EDUCATION PLUS

More possibilities in graphics

Multiple options: Several methods are available to present data, which can communicate better than words sometimes.

Multiple options: Several methods are available to present data, which can communicate better than words sometimes.   | Photo Credit: Photo: AFP

B. S. WARRIER

Many graphics options can be used to enhance the effectiveness of technical writing.

“I get involved in new ideas, production and graphic design.

It’s scientific, challenging and most importantly, great fun!”

— Heather Reid

Last week, this column discussed the benefits of using graphics in technical writing and illustrated them by citing examples of tables, bar charts, pie diagrams and graphs. We shall now look at a few more options in graphics.

Gantt chart: Also known as schedule chart, it focusses on the activity sequence and timing for various components of a job, giving a visual representation of the progress of a project. The starting time, reporting of milestones and planned time of completion can be shown. The x-axis will show the time (hours, dates, weeks, months, or years). Provide grid lines so that the reader can easily pinpoint the time and stage.

Organisational chart: It shows the hierarchy or chain of command in an office. There may be a chairman at the top with three general managers and an accounts officer under his control, with two deputy managers under the control of each general manager and so on.

Flow chart: Also known as flow diagram, it is a graphic representation showing the sequence in a process. Special symbols are used to indicate operation, transportation, storage, delay and inspection or measurement.

These charts are used not only for explaining processes but also for job simplification and process improvement by efficiency experts.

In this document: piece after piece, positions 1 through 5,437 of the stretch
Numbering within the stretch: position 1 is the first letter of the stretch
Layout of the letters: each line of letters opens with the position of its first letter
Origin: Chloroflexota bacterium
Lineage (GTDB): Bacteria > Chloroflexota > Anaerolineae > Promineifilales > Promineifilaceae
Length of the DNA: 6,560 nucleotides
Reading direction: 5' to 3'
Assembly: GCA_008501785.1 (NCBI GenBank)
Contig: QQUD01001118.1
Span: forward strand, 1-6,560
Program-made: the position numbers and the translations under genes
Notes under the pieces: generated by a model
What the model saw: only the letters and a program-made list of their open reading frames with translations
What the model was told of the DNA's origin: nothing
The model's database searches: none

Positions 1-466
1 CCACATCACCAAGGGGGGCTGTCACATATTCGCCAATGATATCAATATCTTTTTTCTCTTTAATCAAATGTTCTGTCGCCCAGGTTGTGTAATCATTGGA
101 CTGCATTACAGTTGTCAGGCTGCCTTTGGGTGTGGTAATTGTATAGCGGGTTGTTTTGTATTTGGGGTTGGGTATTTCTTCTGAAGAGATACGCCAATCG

Circuit diagram: Suppose you want to explain the circuit components and electrical connections inside a television monitor. No amount of words can help. We have to go for diagrams. They represent the various electrical and electronic components, their layout and the way in which they stand connected. This method is used in every electrical and electronic system.

Map: We are familiar with the use of maps in the study of geography. Maps are essential in architecture, planning, civil constructions, building of roads, highways and rails and so on.

Machine drawing: Details pertaining to machine parts will have to be conveyed from the design office to the workshops and factories. This is done with the aid of machine drawing. In order to depict the shape and specify the dimensions, engineers use views called plan, elevation, end view and cross sections, drawn strictly to scale. Pictorial views may not be of help for the purpose.

Line sketch: In many cases simple line sketches, not drawn to scale, will be adequate to convey information on simple objects. Use of the sketches will save us from giving long descriptions. The sketch shows the formation of a dovetail joint made by carpenters. This principle can be used in a wide variety of applications.

More articles in this series at >http://www.hindu.com/thehindu/nic/0051



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